Lindborg also provides his expertise to manufacturers new to the market and trying to understand the specifics of the US healthcare system, and notes that there’s always a need for expert witnesses for both defense and prosecution. As such, he develops a needs assessment for, usually, an injured worker, which may or may not agree with the treating clinician’s findings. His services do not, however, include actuarial work—that’s the job of another skilled specialist.
Terry Supan, CPO(E), FAAOP, FISPO(E), Supan Prosthetic Orthotic Consultations, retired from clinical practice in 2008 and from consulting in April, and now only offers referrals to other O&P specialists; but, like Lindborg, his role as expert witness has been solicited in higher-cost injury cases.
A clinician whose patient’s physician is involved in a malpractice suit might need to contact a consultant to get their advice, he explains, as might a clinician whose patient has entered into litigation concerning the cause of their amputation, spinal injury, or other injury.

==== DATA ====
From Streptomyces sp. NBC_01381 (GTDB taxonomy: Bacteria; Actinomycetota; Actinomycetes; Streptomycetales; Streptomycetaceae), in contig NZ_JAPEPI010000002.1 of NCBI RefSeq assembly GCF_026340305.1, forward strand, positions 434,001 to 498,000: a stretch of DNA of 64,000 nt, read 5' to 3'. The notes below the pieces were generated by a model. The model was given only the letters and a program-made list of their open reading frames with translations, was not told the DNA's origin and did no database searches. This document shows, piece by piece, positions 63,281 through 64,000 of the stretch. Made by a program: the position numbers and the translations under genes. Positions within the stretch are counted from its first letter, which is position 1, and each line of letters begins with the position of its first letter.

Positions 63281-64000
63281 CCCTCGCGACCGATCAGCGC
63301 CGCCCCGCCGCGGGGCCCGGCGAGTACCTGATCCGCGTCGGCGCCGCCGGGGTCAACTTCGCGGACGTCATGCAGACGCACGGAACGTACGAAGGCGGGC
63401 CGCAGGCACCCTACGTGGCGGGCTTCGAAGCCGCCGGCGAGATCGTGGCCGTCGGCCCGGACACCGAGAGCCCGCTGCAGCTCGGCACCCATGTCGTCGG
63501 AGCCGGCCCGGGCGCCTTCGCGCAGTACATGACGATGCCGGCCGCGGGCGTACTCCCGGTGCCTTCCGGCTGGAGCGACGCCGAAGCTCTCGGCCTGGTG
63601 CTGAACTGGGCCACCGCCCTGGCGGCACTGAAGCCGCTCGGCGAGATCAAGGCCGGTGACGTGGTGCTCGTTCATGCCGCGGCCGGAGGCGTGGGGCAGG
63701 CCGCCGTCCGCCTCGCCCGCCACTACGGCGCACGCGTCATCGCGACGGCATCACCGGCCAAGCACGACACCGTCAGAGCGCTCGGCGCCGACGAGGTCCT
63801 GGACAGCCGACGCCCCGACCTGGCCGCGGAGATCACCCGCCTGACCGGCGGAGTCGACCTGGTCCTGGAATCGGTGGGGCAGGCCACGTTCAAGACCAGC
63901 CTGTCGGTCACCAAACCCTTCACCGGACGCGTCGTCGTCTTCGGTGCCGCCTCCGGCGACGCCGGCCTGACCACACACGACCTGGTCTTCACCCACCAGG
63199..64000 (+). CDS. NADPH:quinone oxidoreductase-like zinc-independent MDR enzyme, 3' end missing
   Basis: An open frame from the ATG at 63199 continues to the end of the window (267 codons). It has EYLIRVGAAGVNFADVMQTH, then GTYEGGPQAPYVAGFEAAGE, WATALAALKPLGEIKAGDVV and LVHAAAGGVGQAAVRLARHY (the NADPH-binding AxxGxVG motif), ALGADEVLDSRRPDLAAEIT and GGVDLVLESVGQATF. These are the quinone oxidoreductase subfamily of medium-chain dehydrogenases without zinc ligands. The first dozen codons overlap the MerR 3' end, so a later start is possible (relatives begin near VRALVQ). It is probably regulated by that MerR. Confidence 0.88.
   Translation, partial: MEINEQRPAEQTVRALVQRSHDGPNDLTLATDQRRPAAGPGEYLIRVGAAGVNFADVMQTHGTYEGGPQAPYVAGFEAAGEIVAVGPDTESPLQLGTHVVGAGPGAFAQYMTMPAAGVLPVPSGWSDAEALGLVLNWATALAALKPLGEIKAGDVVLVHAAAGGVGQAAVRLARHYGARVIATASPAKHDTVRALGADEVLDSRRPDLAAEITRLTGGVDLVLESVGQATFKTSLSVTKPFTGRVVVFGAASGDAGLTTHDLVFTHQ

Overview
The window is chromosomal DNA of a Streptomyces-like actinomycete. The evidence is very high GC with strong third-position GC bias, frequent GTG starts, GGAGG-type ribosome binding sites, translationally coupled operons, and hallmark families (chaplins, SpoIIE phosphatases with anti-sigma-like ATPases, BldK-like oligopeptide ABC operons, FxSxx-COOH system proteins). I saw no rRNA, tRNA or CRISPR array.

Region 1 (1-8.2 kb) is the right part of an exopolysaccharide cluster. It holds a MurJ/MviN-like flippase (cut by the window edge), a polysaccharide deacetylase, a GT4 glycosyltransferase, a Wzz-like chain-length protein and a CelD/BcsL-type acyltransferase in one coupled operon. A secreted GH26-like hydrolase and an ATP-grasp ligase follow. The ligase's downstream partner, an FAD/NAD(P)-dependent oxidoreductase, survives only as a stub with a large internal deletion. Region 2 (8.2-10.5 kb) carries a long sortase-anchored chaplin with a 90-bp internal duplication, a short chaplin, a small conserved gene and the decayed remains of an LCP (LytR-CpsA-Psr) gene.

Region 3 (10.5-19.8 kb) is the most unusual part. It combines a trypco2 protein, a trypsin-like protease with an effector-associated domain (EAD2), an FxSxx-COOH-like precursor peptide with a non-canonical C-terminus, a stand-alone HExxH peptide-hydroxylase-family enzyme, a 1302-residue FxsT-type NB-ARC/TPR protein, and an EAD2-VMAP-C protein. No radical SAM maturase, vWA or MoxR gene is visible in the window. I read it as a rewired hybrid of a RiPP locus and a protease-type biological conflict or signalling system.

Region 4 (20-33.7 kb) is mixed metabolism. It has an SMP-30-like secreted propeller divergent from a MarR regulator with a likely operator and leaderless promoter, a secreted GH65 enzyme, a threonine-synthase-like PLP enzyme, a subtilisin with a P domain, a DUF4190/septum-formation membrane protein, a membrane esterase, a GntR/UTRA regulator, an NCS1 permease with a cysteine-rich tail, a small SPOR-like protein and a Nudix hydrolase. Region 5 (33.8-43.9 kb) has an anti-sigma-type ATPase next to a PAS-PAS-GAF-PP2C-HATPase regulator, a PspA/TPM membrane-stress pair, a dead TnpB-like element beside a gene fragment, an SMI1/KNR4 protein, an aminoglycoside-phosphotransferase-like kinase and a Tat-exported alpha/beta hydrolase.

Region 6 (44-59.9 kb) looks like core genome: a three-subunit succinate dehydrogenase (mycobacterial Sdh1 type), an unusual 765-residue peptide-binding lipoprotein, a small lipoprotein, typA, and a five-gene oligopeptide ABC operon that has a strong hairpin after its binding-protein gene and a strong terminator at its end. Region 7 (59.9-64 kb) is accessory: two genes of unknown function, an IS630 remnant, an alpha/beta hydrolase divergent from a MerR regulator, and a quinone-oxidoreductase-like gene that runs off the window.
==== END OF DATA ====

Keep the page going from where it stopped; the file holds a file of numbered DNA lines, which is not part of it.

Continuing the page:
The consultant then writes an independent evaluation of what the patient’s future needs will likely include. This evaluation is then perceived by the attorneys, judge, or jury as more impartial than an assessment from the patient’s prosthetist.
Supan has most often been consulted relative to personal injury cases, wherein the client is interested in learning what their life expectancy and care costs will be, based on the projected technology they should be receiving; but like Lindborg, he abstains from providing true actuarial numbers, which factor in complex lifetime influences like inflation.
“If someone is injured when they’re young, and they may have 20, 30, or 40 years’ worth of prosthetic or orthotic care going forward, those can be significant numbers,” he points out.
The Human Element
More people are becoming aware of their need for consultant assistance, Sisson says, pointing to her own team’s growth—from two people five years ago to 13 today.
Their 2022 Lead the Way conference featured the human resource and human relations consultants that serve her own company, and preregistration response for the second annual November event shows healthy interest. “A lot of what we talk about is leading people, and the people aspect of our business; and that’s resonating with business owners,” she says.
Monthly follow-up webinars have focused on human resources, mergers and acquisitions, marketing, and advocacy.